Todd Gilliland already finding late model success

Todd Gilliland needed only seven races to obtain his first late model victory. The 13-year-old son of NASCAR driver David Gilliland is no stranger to success.

In 2012, Todd won a track championship at the North Carolina Quarter Midget Association facility in Salisbury. Before moving to the late model ranks, he collected 34 quarter midget victories.

Last year, the younger Gilliland won the USAC World Formula National Quarter Midget Championship, as well as a couple of West Coast quarter midget titles. Once the quarter midget season ended, the Mill Creek Middle School student turned his attention to late model racing, competing in three events before the end of 2013.

His first pole and victory in limited late model came in his fourth race this year at Ace Speedway in Altamahaw, near Elon. He also has finished within the top three in his past five races.

However, the Todd probably won’t seek the track championship in either the late model or limited late model division, even though he leads the standings in both at the four-tenths-mile paved facility.

“We said at the beginning of the year we were not going to try and chase any points,” David Gilliland said. “I think in the interest of him learning the most he can this particular year, it’s important to go and try to run that big late model Martinsville race (in the fall) … (and) some of the bigger races.

“We have a 6-foot-by-4-foot dry erase board calendar on the wall. Basically, we went through all of the tracks – Greenville, Martinsville, Myrtle Beach, Hickory, Ace, Kenly, Southern National, Orange County – and wrote down all the races. A couple of weeks before, my plan is to see where we are, the condition the car is in and pick them as we go. Our plan is to run 25 to 30 races this year.”

The father and son also are constructing a straight rail, CRA-style car, with their eyes set on the Snowball Derby in Pensacola, Fla., in December. Some PASS South races also are on the agenda, as well as Motor Mile Speedway near Radford, Va.

The younger Gilliland’s first outing at Ace Speedway this year had him racing in the late model and limited late model divisions on the same night so he could gain more experience.

“No matter how good you are, seat time is always good. And especially since I’m still learning, the more seat time you can get, the better you will grow,” Todd said. “Going from limited to late model is a lot harder than going from late model to limited, because once you’ve raced late model and you go back to limited, it’s just so much slower, so much easier to drive.”

Ace Speedway was first on the young racer’s agenda this year because of his age. The track’s races are sanctioned by American Speed Association and allow younger drivers. Once Todd celebrates his 14th birthday on May 15, he can compete at NASCAR-sanctioned short tracks.

The pair works on the younger driver’s race cars in a shop behind their Sherrills Ford home after the honor roll student completes his homework. Due to David Gilliland’s NASCAR Sprint Cup obligations with Front Row Racing, he can’t attend all of his son’s events. That led him to hire Chris Lawson earlier this year as his son’s crew chief.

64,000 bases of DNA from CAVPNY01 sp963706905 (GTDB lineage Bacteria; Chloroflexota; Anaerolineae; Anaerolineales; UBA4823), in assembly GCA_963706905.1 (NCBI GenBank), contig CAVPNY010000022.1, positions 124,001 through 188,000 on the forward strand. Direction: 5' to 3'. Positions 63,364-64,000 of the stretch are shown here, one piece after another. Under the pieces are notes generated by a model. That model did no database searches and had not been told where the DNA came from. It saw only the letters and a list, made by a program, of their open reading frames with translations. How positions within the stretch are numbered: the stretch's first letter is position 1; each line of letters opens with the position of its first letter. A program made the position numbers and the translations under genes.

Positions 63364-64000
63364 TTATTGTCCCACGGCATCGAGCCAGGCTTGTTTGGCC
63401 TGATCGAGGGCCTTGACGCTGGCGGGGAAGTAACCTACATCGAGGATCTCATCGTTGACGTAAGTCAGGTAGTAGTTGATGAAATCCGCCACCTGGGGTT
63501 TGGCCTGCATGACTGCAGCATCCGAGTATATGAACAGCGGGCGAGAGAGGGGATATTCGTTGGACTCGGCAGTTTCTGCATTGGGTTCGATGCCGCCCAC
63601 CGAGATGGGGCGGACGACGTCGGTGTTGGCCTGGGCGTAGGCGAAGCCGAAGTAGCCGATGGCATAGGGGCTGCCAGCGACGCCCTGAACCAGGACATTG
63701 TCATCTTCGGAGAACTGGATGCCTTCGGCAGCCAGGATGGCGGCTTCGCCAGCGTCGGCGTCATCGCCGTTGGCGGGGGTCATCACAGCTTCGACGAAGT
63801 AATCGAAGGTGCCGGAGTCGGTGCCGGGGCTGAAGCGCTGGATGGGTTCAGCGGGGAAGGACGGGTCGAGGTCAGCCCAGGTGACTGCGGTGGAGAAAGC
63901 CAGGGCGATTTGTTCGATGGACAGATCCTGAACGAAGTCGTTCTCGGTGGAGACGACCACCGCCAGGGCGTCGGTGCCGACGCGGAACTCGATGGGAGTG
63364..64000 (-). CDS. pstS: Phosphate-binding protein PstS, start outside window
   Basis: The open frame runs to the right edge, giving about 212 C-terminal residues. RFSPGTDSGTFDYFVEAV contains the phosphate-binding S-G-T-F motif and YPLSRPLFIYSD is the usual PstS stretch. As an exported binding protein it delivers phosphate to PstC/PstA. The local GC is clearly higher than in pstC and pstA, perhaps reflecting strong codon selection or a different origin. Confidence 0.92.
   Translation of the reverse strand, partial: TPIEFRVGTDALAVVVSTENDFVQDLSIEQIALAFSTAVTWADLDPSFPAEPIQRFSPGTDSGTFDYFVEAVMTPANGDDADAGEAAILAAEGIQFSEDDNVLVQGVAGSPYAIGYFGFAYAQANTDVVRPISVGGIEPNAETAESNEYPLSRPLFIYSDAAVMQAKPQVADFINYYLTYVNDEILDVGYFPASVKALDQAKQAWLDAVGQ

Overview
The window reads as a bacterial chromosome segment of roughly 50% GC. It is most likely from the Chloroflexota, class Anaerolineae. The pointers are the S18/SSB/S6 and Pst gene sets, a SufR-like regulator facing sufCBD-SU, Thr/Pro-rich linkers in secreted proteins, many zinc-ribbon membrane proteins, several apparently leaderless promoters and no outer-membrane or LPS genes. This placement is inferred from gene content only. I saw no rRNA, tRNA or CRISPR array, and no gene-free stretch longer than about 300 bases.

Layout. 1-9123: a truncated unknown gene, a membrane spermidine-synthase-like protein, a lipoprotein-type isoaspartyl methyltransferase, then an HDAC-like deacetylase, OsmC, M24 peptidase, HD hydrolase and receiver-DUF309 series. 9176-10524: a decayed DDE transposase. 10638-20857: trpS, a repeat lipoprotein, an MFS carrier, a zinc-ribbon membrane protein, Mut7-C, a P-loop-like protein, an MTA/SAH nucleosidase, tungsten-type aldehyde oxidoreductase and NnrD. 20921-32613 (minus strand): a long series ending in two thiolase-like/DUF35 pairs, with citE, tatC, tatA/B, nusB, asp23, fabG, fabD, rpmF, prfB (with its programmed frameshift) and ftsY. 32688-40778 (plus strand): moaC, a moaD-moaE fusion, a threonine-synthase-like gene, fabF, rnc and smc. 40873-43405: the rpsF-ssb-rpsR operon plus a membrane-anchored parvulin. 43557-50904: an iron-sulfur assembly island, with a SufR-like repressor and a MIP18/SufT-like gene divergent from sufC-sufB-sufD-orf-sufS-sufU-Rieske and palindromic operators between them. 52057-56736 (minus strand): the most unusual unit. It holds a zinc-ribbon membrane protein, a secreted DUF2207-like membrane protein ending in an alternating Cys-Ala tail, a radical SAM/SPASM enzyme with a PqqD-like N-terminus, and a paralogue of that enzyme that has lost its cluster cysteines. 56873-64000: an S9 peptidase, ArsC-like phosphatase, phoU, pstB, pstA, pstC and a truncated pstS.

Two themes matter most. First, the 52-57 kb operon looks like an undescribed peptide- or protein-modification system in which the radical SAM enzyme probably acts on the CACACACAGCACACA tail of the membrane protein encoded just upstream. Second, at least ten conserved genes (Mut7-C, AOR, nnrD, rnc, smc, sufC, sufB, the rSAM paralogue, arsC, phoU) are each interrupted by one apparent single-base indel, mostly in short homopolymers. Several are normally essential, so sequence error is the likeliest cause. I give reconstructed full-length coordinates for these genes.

The elder Gilliland, who was at Talladega when his son won the limited late model race, said not being able to attend all of his son’s races is “probably the hardest thing I’ve ever had to do.”

“To see him progress and see the interest that’s in him in the racing world is a lot of fun and very satisfying. But not being able to be there while he’s racing and not being able to be there for his first win, it’s tough,” David Gilliland said.

Todd agrees that it’s hard when he’s racing and his dad isn’t at his event.

“I always want him to be there when I race because he gives me good pointers, but I also understand that he has to race and make money for me to race,” he said.

The younger Gilliland began racing quarter midgets at age 5, competed until age 7 and then took a two-year hiatus before returning at age 9.

“We’ve been racing so long you see kids that it’s pretty obvious their parents want them to race more than they want to race,” David Gilliland said. “I didn’t want that at all. It got to a point where he wanted to race, but I didn’t think he really wanted to race with all he had. So we took a break.”

During that “break,” Todd played soccer and basketball, but he continued to ask his father when they were going to race again.

“After about two years of him not racing at all and still wanting to, that’s when we got back into it pretty heavy with the quarter midgets, and we’ve been racing ever since,” Todd’s father said. “He’s really learned a lot on these race cars in the last couple of months. He’s digging more into the nuts and bolts of the car, starting to ask his own questions as to why and how something works. It’s been a lot of fun teaching him. To be able to do it with your son, it’s pretty special.”

Speedways have nights off in May

East Lincoln Speedway is giving its competitors the night off on May 17. Hickory Motor Speedway has listed that same evening on its schedule as “available for track rental.”

The Sprint All-Star race at Charlotte Motor Speedway is scheduled for May 17.

Carolina Speedway has selected May 23 as the night it won’t conduct its weekly schedule. That Friday night the World of Outlaws STP Sprint Car Series will have the Outlaw Showdown at The Dirt Track at Charlotte.